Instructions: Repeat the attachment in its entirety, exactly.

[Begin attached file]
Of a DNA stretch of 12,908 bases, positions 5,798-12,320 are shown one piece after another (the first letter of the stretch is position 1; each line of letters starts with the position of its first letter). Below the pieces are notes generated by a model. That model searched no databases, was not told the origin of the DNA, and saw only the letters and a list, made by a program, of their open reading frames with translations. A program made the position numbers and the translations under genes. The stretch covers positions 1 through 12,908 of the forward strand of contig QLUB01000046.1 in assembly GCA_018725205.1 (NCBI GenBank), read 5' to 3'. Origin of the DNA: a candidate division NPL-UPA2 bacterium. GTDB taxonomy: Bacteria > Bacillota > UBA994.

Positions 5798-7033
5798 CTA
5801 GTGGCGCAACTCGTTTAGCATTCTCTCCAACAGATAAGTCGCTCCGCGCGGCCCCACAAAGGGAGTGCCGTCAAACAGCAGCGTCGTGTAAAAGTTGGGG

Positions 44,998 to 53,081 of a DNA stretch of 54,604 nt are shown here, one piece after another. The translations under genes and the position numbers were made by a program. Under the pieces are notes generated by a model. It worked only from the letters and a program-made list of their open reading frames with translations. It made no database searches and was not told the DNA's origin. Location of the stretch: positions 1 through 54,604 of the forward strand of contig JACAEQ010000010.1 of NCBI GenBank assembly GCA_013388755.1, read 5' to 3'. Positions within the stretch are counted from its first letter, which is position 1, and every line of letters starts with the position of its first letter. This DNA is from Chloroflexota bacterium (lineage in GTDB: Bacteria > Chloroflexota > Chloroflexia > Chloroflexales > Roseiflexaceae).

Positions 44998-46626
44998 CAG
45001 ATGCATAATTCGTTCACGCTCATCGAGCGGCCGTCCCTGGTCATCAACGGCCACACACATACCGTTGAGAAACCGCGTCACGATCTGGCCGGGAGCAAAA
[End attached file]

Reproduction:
Of a DNA stretch of 12,908 bases, positions 5,798-12,320 are shown one piece after another (the first letter of the stretch is position 1; each line of letters starts with the position of its first letter). Below the pieces are notes generated by a model. That model searched no databases, was not told the origin of the DNA, and saw only the letters and a list, made by a program, of their open reading frames with translations. A program made the position numbers and the translations under genes. The stretch covers positions 1 through 12,908 of the forward strand of contig QLUB01000046.1 in assembly GCA_018725205.1 (NCBI GenBank), read 5' to 3'. Origin of the DNA: a candidate division NPL-UPA2 bacterium. GTDB taxonomy: Bacteria > Bacillota > UBA994.

Positions 5798-7033
5798 CTA
5801 GTGGCGCAACTCGTTTAGCATTCTCTCCAACAGATAAGTCGCTCCGCGCGGCCCCACAAAGGGAGTGCCGTCAAACAGCAGCGTCGTGTAAAAGTTGGGG

Positions 44,998 to 53,081 of a DNA stretch of 54,604 nt are shown here, one piece after another. The translations under genes and the position numbers were made by a program. Under the pieces are notes generated by a model. It worked only from the letters and a program-made list of their open reading frames with translations. It made no database searches and was not told the DNA's origin. Location of the stretch: positions 1 through 54,604 of the forward strand of contig JACAEQ010000010.1 of NCBI GenBank assembly GCA_013388755.1, read 5' to 3'. Positions within the stretch are counted from its first letter, which is position 1, and every line of letters starts with the position of its first letter. This DNA is from Chloroflexota bacterium (lineage in GTDB: Bacteria > Chloroflexota > Chloroflexia > Chloroflexales > Roseiflexaceae).

Positions 44998-46626
44998 CAG
45001 ATGCATAATTCGTTCACGCTCATCGAGCGGCCGTCCCTGGTCATCAACGGCCACACACATACCGTTGAGAAACCGCGTCACGATCTGGCCGGGAGCAAAA